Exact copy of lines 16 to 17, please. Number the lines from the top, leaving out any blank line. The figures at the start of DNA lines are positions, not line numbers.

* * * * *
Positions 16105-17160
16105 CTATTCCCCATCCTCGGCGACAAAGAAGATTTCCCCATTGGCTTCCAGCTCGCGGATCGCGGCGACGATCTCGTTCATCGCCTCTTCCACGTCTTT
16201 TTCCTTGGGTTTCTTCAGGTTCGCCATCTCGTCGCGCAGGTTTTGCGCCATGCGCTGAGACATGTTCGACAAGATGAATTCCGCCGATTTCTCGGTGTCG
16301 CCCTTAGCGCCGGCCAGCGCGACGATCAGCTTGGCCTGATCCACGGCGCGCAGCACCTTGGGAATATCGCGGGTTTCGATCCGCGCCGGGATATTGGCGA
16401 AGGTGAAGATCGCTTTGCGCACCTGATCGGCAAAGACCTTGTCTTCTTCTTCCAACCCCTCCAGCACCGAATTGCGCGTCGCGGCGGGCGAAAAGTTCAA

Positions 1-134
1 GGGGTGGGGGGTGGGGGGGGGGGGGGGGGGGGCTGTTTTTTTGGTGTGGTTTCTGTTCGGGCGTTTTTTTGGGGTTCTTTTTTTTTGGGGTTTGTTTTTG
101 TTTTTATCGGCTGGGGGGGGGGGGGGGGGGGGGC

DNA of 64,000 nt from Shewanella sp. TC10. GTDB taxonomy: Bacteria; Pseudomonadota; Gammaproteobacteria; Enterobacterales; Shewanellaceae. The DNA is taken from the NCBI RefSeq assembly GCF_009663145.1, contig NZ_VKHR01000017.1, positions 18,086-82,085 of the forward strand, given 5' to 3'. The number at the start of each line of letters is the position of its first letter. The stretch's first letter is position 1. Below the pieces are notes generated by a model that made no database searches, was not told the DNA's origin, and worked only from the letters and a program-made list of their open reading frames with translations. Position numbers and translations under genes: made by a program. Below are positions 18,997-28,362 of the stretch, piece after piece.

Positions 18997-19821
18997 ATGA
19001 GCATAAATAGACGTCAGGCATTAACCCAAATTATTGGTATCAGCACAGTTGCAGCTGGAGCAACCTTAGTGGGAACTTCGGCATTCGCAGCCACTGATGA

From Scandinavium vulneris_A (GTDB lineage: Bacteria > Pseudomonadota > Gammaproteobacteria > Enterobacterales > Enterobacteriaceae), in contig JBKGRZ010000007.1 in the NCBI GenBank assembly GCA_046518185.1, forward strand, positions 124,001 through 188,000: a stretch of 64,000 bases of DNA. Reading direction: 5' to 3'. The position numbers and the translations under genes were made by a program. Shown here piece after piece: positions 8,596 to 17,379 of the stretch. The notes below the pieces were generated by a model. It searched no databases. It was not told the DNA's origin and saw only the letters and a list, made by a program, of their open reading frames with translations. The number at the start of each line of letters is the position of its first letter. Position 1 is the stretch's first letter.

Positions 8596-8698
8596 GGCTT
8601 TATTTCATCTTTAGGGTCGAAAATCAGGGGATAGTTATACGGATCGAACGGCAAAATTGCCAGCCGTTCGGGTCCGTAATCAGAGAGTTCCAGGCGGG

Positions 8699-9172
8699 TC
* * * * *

8601 TATTTCATCTTTAGGGTCGAAAATCAGGGGATAGTTATACGGATCGAACGGCAAAATTGCCAGCCGTTCGGGTCCGTAATCAGAGAGTTCCAGGCGGG

Positions 8699-9172